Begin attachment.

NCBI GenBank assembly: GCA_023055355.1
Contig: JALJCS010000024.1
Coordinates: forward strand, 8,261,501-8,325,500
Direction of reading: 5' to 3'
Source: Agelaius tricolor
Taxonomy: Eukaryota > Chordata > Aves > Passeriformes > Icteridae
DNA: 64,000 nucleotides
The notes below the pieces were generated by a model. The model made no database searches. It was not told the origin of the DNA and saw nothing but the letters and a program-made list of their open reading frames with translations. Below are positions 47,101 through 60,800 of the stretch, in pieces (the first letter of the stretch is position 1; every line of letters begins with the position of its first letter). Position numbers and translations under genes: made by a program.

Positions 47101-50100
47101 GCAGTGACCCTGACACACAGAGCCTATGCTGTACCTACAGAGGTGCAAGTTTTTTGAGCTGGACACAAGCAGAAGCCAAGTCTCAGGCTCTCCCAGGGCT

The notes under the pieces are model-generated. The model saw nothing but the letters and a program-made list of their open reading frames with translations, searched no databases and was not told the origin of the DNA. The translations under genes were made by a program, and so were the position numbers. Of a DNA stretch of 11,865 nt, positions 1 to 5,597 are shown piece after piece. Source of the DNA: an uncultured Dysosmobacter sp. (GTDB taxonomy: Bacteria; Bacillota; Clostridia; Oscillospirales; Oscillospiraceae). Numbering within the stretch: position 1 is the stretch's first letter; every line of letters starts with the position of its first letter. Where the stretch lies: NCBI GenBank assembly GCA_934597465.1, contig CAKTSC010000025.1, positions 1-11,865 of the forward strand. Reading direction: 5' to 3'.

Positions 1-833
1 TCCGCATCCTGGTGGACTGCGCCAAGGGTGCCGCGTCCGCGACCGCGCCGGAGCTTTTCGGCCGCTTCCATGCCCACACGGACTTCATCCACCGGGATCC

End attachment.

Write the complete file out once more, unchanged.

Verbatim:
NCBI GenBank assembly: GCA_023055355.1
Contig: JALJCS010000024.1
Coordinates: forward strand, 8,261,501-8,325,500
Direction of reading: 5' to 3'
Source: Agelaius tricolor
Taxonomy: Eukaryota > Chordata > Aves > Passeriformes > Icteridae
DNA: 64,000 nucleotides
The notes below the pieces were generated by a model. The model made no database searches. It was not told the origin of the DNA and saw nothing but the letters and a program-made list of their open reading frames with translations. Below are positions 47,101 through 60,800 of the stretch, in pieces (the first letter of the stretch is position 1; every line of letters begins with the position of its first letter). Position numbers and translations under genes: made by a program.

Positions 47101-50100
47101 GCAGTGACCCTGACACACAGAGCCTATGCTGTACCTACAGAGGTGCAAGTTTTTTGAGCTGGACACAAGCAGAAGCCAAGTCTCAGGCTCTCCCAGGGCT

The notes under the pieces are model-generated. The model saw nothing but the letters and a program-made list of their open reading frames with translations, searched no databases and was not told the origin of the DNA. The translations under genes were made by a program, and so were the position numbers. Of a DNA stretch of 11,865 nt, positions 1 to 5,597 are shown piece after piece. Source of the DNA: an uncultured Dysosmobacter sp. (GTDB taxonomy: Bacteria; Bacillota; Clostridia; Oscillospirales; Oscillospiraceae). Numbering within the stretch: position 1 is the stretch's first letter; every line of letters starts with the position of its first letter. Where the stretch lies: NCBI GenBank assembly GCA_934597465.1, contig CAKTSC010000025.1, positions 1-11,865 of the forward strand. Reading direction: 5' to 3'.

Positions 1-833
1 TCCGCATCCTGGTGGACTGCGCCAAGGGTGCCGCGTCCGCGACCGCGCCGGAGCTTTTCGGCCGCTTCCATGCCCACACGGACTTCATCCACCGGGATCC